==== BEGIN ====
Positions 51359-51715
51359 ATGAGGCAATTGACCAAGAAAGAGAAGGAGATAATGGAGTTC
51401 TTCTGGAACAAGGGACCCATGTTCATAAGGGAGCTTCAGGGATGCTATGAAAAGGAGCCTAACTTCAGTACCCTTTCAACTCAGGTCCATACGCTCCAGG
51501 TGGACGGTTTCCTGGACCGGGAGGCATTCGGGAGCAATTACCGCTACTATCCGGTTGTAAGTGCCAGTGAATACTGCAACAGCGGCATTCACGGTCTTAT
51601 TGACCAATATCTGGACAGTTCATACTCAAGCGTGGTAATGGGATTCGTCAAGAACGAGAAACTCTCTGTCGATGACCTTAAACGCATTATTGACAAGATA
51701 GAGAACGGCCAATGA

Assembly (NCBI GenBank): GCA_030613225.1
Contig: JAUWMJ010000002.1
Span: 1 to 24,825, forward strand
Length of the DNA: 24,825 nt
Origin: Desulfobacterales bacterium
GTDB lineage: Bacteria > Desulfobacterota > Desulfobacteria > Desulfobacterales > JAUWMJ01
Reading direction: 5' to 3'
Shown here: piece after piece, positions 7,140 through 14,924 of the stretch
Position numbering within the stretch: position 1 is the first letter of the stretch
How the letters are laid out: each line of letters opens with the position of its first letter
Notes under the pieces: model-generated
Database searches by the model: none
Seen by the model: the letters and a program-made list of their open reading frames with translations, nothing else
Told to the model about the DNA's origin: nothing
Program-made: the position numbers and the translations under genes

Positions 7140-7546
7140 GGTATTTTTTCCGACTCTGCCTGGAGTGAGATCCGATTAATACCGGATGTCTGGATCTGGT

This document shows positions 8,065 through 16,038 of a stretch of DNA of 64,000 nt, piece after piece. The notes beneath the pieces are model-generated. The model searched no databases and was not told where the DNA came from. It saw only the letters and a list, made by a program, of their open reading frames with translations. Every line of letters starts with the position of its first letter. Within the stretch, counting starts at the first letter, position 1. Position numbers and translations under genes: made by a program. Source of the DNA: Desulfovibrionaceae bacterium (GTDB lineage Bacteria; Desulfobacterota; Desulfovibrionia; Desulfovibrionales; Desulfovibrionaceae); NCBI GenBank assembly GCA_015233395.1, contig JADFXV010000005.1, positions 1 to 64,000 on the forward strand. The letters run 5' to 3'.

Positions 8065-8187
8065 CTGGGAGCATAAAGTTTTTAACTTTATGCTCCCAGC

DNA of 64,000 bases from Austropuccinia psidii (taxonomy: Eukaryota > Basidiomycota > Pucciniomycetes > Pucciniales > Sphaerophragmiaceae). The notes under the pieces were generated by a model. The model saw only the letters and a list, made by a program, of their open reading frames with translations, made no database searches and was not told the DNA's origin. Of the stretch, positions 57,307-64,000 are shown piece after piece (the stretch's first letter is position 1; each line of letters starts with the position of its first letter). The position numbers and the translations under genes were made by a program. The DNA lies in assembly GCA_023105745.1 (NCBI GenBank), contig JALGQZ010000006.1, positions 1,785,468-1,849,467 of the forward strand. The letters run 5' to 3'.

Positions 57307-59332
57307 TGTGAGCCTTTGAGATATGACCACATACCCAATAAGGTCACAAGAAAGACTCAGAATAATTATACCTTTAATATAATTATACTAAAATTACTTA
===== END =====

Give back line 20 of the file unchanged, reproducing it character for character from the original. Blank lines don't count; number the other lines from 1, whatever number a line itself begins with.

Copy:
Told to the model about the DNA's origin: nothing